What took place soon thereafter easily ranks among the most despicable acts ever witnessed in a boxing ring. Perhaps not on the level of Mike Tyson chewing off a piece of Evander Holyfield’s ear, but certainly not too far behind.

Bobby was left defenseless on the canvas. Boges’ horrendous reaction time allowed Gross to race over, kneel down, stick his knees in Bobby’s chest and wail away on a defenseless target, hitting Bobby with fists and elbows. Boges FINALLY reacted to Gross’ life-threatening actions by bear-hugging him and body-slamming him to the canvas.

The following are taken directly from the ABC’s home page (www.abcboxing.com) in regards to actions to be taken in the event of an intentional foul:

A. Intentional fouls
1.  If an intentional foul causes an injury, and the injury is severe enough to terminate the bout immediately, the boxer causing the injury shall lose by disqualification.
2.  If an intentional foul causes an injury and the bout is allowed to continue, the referee will notify the authorities and deduct (2) points from the boxer who caused the foul. Point deductions for intentional fouls will be mandatory. 
3.  If an intentional foul causes an injury and the injury results in the bout being stopped in a latter round, the injured boxer will win by TECHNICAL DECISION if he is ahead on the score cards or the bout will result in a TECHNICAL DRAW if the injured boxer is behind or even on the score cards.
4.  If boxer injures himself while attempting to intentionally foul his opponent, the referee will not take any action in his favor, and this injury will be the same as one produced by a fair blow.
 5. If the referee feels that a boxer has conducted himself in an  unsportsmanlike-like manner he may stop the bout and disqualify the boxer.

None of the above was ever enforced by the referee. Instead, Boges warned Gross that the next time would result in a disqualification. Whoop-de-damn-doo. The only recovery time Bobby was afforded was the mandatory eight-count and the time it took to recover, clean and re-insert his mouthpiece, which was exited as a result of the deplorable tactics exuded by Gross.

There’s not much to be said about the rest of the round. Bobby tried his hardest to recover, but was out of it. Admittedly, the fight should have been stopped after the second knockdown. But Bobby is a warrior to the very end, and was able to sell to the referee that he was able to continue. That’s not saying much, though – with this referee, all it would have taken to be able to fight on was to utter senseless babble. He did somehow remain on his feet for the remainder of the round, trying his damnest to fight his way back into the fight. But Gross was the fresher of the two at that point, and his final blows put Bobby out for the night.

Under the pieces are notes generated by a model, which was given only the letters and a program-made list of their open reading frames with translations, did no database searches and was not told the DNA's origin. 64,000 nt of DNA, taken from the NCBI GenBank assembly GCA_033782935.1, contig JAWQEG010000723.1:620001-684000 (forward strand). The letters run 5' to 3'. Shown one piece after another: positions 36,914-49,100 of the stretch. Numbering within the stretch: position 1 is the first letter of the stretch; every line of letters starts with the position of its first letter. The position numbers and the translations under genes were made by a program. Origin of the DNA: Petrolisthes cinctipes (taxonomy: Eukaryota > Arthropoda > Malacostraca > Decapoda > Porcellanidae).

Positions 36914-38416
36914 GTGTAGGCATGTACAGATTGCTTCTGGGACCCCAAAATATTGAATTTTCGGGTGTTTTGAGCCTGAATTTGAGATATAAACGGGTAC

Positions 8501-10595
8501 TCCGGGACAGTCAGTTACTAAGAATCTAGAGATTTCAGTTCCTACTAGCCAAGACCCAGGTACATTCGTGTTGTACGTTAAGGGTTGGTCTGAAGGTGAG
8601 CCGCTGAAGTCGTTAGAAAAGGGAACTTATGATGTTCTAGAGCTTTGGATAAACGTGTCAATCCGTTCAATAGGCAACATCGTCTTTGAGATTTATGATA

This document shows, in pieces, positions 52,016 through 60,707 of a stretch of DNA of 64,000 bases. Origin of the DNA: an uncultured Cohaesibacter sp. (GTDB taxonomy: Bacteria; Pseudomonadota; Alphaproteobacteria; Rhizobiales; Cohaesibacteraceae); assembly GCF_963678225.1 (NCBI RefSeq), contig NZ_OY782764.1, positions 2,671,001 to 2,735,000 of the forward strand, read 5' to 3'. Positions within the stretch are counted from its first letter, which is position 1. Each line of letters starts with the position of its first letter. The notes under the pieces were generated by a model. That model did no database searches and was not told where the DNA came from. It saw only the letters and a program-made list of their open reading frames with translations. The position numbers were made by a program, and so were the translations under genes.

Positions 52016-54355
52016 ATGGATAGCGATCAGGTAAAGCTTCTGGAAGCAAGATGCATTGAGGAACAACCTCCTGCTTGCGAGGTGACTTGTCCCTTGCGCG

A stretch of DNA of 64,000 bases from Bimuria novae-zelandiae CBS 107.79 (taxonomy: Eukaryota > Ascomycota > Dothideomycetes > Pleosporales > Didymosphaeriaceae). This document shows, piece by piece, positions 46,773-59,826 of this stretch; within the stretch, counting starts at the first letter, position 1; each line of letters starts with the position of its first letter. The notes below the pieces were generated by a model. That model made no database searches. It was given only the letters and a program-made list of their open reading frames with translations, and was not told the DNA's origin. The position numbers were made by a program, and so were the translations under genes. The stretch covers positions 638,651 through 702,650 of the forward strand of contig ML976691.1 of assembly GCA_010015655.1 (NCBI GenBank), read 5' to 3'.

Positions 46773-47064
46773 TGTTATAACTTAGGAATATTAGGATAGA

That said, Bobby was not granted the same opportunities at the end of the round, as was Gross during the second knockdown of the first round. Bobby’s head slammed to the canvas just as the timekeeper FINALLY rang the bell to end a round that lasted nearly five minutes. All he had to do was beat the count and then be escorted back to his corner. From there, he could be evaluated after a full minutes’ rest to see if he was fit to continue for round three. Instead, Boges counted to eight and then evaluated him. Bobby couldn’t keep his footing and the fight was stopped.

What we have a hard time digesting, though, is the inconsistent actions of the referee. Gross was granted the benefit of the doubt in the opening round. We were not given the same opportunities in round two. Hey, give us eighteen seconds to rise from a knockdown and the chance to mount our fallen opponent and freely swing on him, and we’re right back in the fight.

What we at Team Gunn are protesting is what Gross was ALLOWED to do – in order to win the fight. Gross did all of that, because an unqualified, incompetent referee afforded him the opportunity to do so.

Our protest is predicated on the following facts:

– Mr. Boges was granted permission to officiate a world title fight with supplying sufficient proof of being ABC certified (simply, because he is NOT ABC certified), therefore violating the rules set forth by the IBA, ABC and the Tennessee Boxing and Racing Commission.
– As evident on the video replay, Mr. Gross was flat on his back for approximately twelve seconds in the end of the first round, and took eighteen total seconds to recover from a knockdown, only to benefit from a count so slow, a ten-count in instant replay would have taken less time.
– As also evident on the replay, the turnbuckle became undone in between the first and second rounds. All that can be seen for the moment is a hand reaching in from the Gross camp. The next screen shows the turnbuckle on the canvas, off of the ring post.
– Also evident on the replay is Gross’ intentional foul and life-threatening beating given to Gunn on the canvas, which was not handled by the referee in accordance of the Association of Boxing Commissions.

We have said our peace, and turn the matter over to the proper authorities: the International Boxing Association, the Association of Boxing Commissions, and the Tennessee Division of Commerce and Insurance. We can only hope for a swift and just resolution to this matter. Mr. Gross should be disqualified – in fact, declared the losing fighter via first-round knockout. Bobby Gunn should be crowned the IBA world cruiserweight champion, or at the very least have the fight declared a no-contest, and a mandatory rematch be issued.